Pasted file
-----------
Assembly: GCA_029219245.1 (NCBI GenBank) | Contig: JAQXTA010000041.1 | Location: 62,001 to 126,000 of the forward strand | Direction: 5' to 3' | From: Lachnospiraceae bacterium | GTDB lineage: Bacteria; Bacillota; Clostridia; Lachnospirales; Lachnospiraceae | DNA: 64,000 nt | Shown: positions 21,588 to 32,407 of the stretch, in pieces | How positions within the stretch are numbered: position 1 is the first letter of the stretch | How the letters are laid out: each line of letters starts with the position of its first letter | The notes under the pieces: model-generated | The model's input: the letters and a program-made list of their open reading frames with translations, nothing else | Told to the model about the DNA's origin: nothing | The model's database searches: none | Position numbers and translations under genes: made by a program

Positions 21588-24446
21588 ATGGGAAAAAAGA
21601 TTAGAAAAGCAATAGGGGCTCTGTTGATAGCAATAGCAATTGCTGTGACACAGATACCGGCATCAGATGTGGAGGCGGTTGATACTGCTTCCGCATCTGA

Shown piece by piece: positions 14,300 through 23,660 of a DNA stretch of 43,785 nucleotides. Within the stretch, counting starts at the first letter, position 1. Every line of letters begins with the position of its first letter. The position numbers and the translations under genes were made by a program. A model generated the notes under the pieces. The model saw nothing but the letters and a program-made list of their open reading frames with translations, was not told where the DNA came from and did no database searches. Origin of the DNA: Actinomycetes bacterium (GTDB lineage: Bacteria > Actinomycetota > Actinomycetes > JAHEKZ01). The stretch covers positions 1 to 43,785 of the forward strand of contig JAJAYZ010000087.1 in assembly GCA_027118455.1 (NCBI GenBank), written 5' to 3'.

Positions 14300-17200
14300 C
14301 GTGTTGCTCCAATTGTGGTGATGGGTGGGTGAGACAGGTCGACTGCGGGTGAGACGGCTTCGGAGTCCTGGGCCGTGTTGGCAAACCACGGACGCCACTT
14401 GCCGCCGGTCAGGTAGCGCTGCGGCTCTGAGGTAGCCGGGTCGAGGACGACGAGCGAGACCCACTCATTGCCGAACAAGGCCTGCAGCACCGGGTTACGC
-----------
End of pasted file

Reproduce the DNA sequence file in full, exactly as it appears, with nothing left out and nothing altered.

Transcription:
Assembly: GCA_029219245.1 (NCBI GenBank) | Contig: JAQXTA010000041.1 | Location: 62,001 to 126,000 of the forward strand | Direction: 5' to 3' | From: Lachnospiraceae bacterium | GTDB lineage: Bacteria; Bacillota; Clostridia; Lachnospirales; Lachnospiraceae | DNA: 64,000 nt | Shown: positions 21,588 to 32,407 of the stretch, in pieces | How positions within the stretch are numbered: position 1 is the first letter of the stretch | How the letters are laid out: each line of letters starts with the position of its first letter | The notes under the pieces: model-generated | The model's input: the letters and a program-made list of their open reading frames with translations, nothing else | Told to the model about the DNA's origin: nothing | The model's database searches: none | Position numbers and translations under genes: made by a program

Positions 21588-24446
21588 ATGGGAAAAAAGA
21601 TTAGAAAAGCAATAGGGGCTCTGTTGATAGCAATAGCAATTGCTGTGACACAGATACCGGCATCAGATGTGGAGGCGGTTGATACTGCTTCCGCATCTGA

Shown piece by piece: positions 14,300 through 23,660 of a DNA stretch of 43,785 nucleotides. Within the stretch, counting starts at the first letter, position 1. Every line of letters begins with the position of its first letter. The position numbers and the translations under genes were made by a program. A model generated the notes under the pieces. The model saw nothing but the letters and a program-made list of their open reading frames with translations, was not told where the DNA came from and did no database searches. Origin of the DNA: Actinomycetes bacterium (GTDB lineage: Bacteria > Actinomycetota > Actinomycetes > JAHEKZ01). The stretch covers positions 1 to 43,785 of the forward strand of contig JAJAYZ010000087.1 in assembly GCA_027118455.1 (NCBI GenBank), written 5' to 3'.

Positions 14300-17200
14300 C
14301 GTGTTGCTCCAATTGTGGTGATGGGTGGGTGAGACAGGTCGACTGCGGGTGAGACGGCTTCGGAGTCCTGGGCCGTGTTGGCAAACCACGGACGCCACTT
14401 GCCGCCGGTCAGGTAGCGCTGCGGCTCTGAGGTAGCCGGGTCGAGGACGACGAGCGAGACCCACTCATTGCCGAACAAGGCCTGCAGCACCGGGTTACGC